Five months ago, Luke and I both had what can only be described as a horrendous haircut. Luke left with a square shape accidentally razored into the back of his head, and I had mine hacked at and hideously thinned so it looked like a balding grandma. As a result, I’ve had to wear my hair pinned back for the past five months because the ends were so tatty. Not to mention I was now too scared to walk back into a Taiwanese hairdressers!
However, another foreign teacher we work with who has beautiful long blond hair, got a pretty nice trim at a local salon. So after much angst, I worked up the courage to go and get a cut one lunch break. To my relief and dismay, all went smoothly. I had a wash, condition and an inch cut off to tidy my wrecked bangs, which cost NT$388 (£8.27). A blow-dry and styling is also included in that price, but I politely declined because I didn’t want them to straighten my messy curls.
Before (all tied-up)
After (the messy way I like it)
Say: In the only relevant Chinese I know, I said: yī diǎn diǎn (a really little bit). One of the hairdressers spoke a little English, but having my haircut by a non-English speaker meant I had the luxury of not having to make tedious small talk!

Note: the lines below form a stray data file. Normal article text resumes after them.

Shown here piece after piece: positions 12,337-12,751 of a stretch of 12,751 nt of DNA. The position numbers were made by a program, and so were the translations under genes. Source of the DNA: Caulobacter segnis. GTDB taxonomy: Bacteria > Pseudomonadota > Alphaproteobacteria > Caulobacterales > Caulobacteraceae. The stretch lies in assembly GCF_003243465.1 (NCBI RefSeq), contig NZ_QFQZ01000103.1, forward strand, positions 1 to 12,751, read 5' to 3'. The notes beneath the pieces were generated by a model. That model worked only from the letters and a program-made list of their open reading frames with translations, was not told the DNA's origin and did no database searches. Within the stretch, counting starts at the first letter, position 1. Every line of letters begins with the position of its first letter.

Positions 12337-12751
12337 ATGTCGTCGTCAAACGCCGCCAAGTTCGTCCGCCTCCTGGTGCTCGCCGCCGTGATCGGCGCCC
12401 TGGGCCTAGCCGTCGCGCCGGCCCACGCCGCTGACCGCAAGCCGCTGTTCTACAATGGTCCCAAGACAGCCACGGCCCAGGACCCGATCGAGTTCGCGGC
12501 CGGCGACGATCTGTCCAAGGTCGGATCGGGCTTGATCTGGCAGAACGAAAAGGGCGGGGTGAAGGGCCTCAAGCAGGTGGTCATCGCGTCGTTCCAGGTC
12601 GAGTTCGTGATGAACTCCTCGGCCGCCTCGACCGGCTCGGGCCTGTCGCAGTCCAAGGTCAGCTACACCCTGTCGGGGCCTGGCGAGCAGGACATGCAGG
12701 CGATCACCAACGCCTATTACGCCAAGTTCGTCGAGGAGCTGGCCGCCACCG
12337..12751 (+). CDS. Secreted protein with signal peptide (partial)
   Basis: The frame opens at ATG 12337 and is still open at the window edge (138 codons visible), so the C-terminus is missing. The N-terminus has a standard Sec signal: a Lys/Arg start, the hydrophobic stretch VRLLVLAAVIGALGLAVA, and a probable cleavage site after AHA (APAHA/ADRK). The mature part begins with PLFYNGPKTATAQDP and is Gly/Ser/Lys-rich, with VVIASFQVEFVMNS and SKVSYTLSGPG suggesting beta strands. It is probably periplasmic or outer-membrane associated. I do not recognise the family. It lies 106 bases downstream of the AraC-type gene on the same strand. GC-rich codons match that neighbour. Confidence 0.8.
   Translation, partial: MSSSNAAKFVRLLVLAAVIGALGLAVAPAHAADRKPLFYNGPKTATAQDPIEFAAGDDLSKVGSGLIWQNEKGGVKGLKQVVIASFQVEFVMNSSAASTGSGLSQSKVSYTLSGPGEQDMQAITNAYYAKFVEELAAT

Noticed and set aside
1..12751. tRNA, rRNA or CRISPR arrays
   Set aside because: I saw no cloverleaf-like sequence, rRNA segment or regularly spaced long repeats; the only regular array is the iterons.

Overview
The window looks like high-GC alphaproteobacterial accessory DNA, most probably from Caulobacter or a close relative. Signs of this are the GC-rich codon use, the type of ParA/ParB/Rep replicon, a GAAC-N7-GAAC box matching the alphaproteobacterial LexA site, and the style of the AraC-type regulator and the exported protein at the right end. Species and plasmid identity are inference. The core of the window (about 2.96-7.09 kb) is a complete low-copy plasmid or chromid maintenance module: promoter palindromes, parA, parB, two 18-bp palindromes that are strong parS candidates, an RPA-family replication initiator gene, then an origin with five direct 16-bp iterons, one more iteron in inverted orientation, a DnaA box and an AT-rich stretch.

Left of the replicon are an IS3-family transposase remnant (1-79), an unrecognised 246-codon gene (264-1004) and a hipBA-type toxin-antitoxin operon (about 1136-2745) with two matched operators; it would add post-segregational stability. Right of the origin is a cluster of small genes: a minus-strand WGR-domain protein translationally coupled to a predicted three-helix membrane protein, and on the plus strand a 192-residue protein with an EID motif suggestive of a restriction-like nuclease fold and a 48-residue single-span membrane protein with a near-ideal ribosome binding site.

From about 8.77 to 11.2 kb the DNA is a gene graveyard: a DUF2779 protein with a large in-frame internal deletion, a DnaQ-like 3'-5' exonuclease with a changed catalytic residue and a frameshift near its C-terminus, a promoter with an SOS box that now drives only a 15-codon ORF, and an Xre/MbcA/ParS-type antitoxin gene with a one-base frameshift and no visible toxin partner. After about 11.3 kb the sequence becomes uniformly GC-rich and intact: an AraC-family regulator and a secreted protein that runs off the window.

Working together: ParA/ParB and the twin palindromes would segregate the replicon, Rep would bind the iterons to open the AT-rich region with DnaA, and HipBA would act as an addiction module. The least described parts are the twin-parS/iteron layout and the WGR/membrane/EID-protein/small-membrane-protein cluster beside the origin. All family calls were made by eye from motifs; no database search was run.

Ask: Duō shǎo qián? (How much does it cost?)
I don’t know if you have to particularly, but I’m in the habit of always asking what the price will be up front. Up is reasonably priced, but you can get intensive conditioning treatments for a little more moneys.
Unisex Hairdressing: This is a unisex hairdresser, but the only men I saw in there were having those funky, hip Taiwanese styles. I wouldn’t want to vouch for its quality as a barbers, although I’m sure they do a good job depending on what you ask for.
How to get there?
Walk down Gongzheng Road towards the train station. Once you pass the police station on your right, Up hairdressers will be a little further up under the Kavalan Hotel building on your right. You can’t miss its black signboard with a big pair of silver scissors on it.